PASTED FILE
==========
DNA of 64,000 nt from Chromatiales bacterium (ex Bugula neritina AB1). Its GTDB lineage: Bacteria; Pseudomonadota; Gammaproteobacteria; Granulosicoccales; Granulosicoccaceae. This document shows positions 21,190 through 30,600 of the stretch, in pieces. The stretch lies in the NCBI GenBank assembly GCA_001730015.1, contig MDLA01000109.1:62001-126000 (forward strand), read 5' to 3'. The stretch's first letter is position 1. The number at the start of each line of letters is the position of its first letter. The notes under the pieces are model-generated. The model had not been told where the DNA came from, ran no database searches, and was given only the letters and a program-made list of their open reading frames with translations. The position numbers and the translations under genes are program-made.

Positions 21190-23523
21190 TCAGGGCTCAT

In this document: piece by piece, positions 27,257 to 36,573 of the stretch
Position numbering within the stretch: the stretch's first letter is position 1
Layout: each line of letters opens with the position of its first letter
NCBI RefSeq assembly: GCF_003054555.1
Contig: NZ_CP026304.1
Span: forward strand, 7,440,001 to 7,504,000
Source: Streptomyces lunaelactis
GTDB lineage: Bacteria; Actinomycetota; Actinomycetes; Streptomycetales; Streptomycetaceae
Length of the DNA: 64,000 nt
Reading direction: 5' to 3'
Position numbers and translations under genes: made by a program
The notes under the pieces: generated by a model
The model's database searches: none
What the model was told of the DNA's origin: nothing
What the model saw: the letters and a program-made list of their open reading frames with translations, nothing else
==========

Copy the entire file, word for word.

DNA of 64,000 nt from Chromatiales bacterium (ex Bugula neritina AB1). Its GTDB lineage: Bacteria; Pseudomonadota; Gammaproteobacteria; Granulosicoccales; Granulosicoccaceae. This document shows positions 21,190 through 30,600 of the stretch, in pieces. The stretch lies in the NCBI GenBank assembly GCA_001730015.1, contig MDLA01000109.1:62001-126000 (forward strand), read 5' to 3'. The stretch's first letter is position 1. The number at the start of each line of letters is the position of its first letter. The notes under the pieces are model-generated. The model had not been told where the DNA came from, ran no database searches, and was given only the letters and a program-made list of their open reading frames with translations. The position numbers and the translations under genes are program-made.

Positions 21190-23523
21190 TCAGGGCTCAT

In this document: piece by piece, positions 27,257 to 36,573 of the stretch
Position numbering within the stretch: the stretch's first letter is position 1
Layout: each line of letters opens with the position of its first letter
NCBI RefSeq assembly: GCF_003054555.1
Contig: NZ_CP026304.1
Span: forward strand, 7,440,001 to 7,504,000
Source: Streptomyces lunaelactis
GTDB lineage: Bacteria; Actinomycetota; Actinomycetes; Streptomycetales; Streptomycetaceae
Length of the DNA: 64,000 nt
Reading direction: 5' to 3'
Position numbers and translations under genes: made by a program
The notes under the pieces: generated by a model
The model's database searches: none
What the model was told of the DNA's origin: nothing
What the model saw: the letters and a program-made list of their open reading frames with translations, nothing else